After Jesus’ triumphant entry into Jerusalem, Jesus went into the temple courts, and they left for Bethany that night. The next morning, Jesus and His disciples left Bethany. Jesus was hungry and He saw from a distance a fig tree in leaf.
Surprisingly, the fig tree was one of the most important trees in the Bible. Its sweet taste was even described in the Bible (Judges 9:11).

In the Old Testament, prophets used the fig tree as a sign of judgment (Isa. 34:4; Jer. 29:17; Hos. 2:12, 9:10; Joel 1:7; Micah 7:1). The good figs were used to describe faithful believers (Jer. 24:2-3); while rotten figs were used to describe wicked men (Jer. 24:2-8).

Jesus was hungry but as He examined the fig tree, He could not find any fruits, though it was full of leaves. Verse 13 tells us that it was not the season for figs yet, but the main concept here is that if the tree had leaves, it means, the tree should also be producing fruits.

Jesus was angry at the tree because it was not producing fruits when it promised it could. Jesus then cursed the tree, “May no one ever eat fruit from you again”. His disciples heard Him. The tree was not bearing any fruits as it was supposed to do, so Jesus removed it.
This is a reminder for us today that Jesus is not just a friendly, gentle, humble, loving person. He is loving and gentle and humble and He also expects His disciples to be committed and faithful to Him. He expects us to bear much fruit for the glory of our Father in Heaven.

If Jesus is examining you right now, what will He see? Will He see that you are faithful and fruitful? Will He see that you are bearing good fruits for God? Or He can only find leaves, and no fruits?

Today, we have received so many spiritual blessings. We have a church to help us to grow and to serve God and one another, we have friends here to journey with us in our spiritual journey, we are also blessed with such a rich spiritual legacy handed down to us by our Methodist forefathers, John Wesley and Charles Wesley.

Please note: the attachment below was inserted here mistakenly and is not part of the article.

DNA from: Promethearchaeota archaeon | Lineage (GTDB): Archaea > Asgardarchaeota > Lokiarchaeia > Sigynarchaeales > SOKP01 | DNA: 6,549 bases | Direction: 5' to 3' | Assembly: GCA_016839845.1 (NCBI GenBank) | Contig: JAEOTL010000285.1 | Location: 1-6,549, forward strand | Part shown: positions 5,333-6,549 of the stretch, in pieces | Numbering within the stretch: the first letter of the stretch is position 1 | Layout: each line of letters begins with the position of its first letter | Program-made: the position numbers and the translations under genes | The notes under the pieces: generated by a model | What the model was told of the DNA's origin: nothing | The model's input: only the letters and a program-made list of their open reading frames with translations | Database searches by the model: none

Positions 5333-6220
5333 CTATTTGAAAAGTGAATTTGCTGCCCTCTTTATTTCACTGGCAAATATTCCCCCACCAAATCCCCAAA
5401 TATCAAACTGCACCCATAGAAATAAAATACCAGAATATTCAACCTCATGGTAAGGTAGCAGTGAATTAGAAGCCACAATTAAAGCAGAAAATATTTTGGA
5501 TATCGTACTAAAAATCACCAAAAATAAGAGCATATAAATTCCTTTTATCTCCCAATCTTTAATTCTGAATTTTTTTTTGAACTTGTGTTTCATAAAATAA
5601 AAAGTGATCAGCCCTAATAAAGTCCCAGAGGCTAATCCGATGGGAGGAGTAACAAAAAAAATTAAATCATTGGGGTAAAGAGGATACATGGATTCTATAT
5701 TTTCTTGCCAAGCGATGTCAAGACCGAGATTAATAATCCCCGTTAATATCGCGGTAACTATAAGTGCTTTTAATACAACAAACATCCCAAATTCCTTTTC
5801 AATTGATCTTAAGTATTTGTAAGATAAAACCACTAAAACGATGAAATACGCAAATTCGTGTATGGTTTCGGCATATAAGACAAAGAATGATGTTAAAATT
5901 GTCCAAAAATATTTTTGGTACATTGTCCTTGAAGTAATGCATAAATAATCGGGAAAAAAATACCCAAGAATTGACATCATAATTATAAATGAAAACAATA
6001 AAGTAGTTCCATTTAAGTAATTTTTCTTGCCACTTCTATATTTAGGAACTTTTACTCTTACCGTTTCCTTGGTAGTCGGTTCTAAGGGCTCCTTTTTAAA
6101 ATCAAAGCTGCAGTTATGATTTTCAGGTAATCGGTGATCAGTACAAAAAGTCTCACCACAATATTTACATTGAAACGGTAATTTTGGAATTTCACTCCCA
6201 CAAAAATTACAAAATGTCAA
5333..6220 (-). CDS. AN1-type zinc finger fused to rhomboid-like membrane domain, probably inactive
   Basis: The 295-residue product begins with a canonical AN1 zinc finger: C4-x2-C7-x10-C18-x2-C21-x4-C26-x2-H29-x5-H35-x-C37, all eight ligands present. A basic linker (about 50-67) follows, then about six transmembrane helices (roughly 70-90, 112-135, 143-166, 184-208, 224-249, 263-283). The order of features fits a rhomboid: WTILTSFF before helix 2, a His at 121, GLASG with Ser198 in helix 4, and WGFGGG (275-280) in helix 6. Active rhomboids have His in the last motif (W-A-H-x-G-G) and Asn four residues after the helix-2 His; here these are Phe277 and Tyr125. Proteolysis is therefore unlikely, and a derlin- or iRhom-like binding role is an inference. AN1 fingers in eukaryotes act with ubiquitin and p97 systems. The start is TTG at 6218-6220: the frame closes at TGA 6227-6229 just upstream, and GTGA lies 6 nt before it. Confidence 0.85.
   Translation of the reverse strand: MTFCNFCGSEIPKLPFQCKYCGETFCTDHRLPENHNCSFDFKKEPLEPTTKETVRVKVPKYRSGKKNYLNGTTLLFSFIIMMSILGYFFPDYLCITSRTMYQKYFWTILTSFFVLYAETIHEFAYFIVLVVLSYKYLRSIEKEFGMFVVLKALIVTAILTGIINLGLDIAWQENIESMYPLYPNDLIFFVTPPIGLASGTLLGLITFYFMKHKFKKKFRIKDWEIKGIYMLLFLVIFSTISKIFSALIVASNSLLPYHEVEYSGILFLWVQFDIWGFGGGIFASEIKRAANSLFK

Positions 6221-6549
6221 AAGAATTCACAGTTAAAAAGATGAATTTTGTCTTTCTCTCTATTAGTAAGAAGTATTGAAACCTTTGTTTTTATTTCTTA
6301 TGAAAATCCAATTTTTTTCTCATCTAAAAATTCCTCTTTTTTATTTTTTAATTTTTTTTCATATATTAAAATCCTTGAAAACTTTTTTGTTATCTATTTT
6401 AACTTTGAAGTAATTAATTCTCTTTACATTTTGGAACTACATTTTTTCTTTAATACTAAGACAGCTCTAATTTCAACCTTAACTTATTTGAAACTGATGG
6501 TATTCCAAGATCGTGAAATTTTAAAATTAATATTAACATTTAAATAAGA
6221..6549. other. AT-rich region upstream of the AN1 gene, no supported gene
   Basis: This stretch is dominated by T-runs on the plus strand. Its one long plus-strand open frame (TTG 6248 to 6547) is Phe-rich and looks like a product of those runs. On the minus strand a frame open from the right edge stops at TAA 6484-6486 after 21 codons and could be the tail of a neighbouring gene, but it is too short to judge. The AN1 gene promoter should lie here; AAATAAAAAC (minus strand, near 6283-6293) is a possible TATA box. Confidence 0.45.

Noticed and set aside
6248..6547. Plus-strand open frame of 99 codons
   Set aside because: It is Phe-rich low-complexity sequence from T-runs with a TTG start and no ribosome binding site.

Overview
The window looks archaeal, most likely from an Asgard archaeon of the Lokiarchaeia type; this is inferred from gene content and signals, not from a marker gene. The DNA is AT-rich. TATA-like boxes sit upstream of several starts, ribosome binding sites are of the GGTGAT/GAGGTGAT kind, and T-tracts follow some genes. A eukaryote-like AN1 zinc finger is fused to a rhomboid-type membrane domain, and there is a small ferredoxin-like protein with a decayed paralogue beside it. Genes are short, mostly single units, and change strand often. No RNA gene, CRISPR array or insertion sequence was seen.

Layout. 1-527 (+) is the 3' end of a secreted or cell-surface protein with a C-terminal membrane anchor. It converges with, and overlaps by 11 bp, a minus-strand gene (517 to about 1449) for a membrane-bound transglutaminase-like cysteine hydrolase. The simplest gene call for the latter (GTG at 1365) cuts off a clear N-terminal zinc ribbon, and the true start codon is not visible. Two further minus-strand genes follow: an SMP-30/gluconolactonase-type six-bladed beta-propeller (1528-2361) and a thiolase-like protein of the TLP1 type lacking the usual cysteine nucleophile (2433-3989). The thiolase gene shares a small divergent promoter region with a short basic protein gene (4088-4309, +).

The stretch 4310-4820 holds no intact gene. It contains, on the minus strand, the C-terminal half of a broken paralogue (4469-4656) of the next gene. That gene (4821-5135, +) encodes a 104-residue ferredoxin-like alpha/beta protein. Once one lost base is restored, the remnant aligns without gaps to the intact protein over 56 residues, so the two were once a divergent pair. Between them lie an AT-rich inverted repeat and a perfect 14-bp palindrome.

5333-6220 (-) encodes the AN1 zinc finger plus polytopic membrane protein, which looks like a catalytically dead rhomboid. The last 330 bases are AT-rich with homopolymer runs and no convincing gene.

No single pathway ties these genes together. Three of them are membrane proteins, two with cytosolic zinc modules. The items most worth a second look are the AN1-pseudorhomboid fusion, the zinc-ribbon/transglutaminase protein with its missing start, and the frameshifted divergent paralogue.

There should not be any excuse for not bearing good fruits for God, unless we choose not to bear fruits, like the fig tree.
Jesus said, “I am the vine; you are the branches. If you remain in me and I in you, you will bear much fruit; apart from me you can do nothing” (John 15:5)
Jesus said we can bear much good fruits only in Him. “A good tree can not bear bad fruit, and a bad tree can not bear good fruit” (Matt 7:18)

For those who are in Jesus, we bear good fruit. The good fruit include transformation in our lives: there is a new sense of purpose and deepest joy in our daily lives, knowing that we have been reconciled with our Creator (2 Cor. 5:17), we continue to grow to bear the fruit of the Spirit (Gal. 5:19-23) and we are excited to tell others about what Jesus has done in our lives (Acts 1:8)

However, Jesus also warns if we are slacking in bearing good fruit in John 15: 6, “If you do not remain in me, you are like a branch that is thrown away and withers; such branches are picked up, thrown into fire and burned.
This was what happened to the fig tree. It was not producing fruits. So, Jesus cursed it not to bear any more fruits. And the next day when Jesus and His disciples passed by, Peter noticed that the fig tree had withered (Mark 11:20-21) from the roots up. This was something unusual as trees usually withered from the top to bottom. There was total destruction to this fig tree.
However, there is hope for every one of us to start afresh. When we are not fruitful, Jesus will come and prune us by teaching us, disciplining us so that we can be spiritually healthy and fruitful. We will then bear good fruits for His glory (Heb. 12:5-11; Rev. 3:19).

John 15:8, Jesus says, “This is to my Father’s glory, that you bear much fruit, showing yourselves to be my disciples”. When we bear good fruits, it shows to other people that we are the disciples of Jesus.

Let us abide in Jesus and may He come and prune us, so that our lives will glorify Him.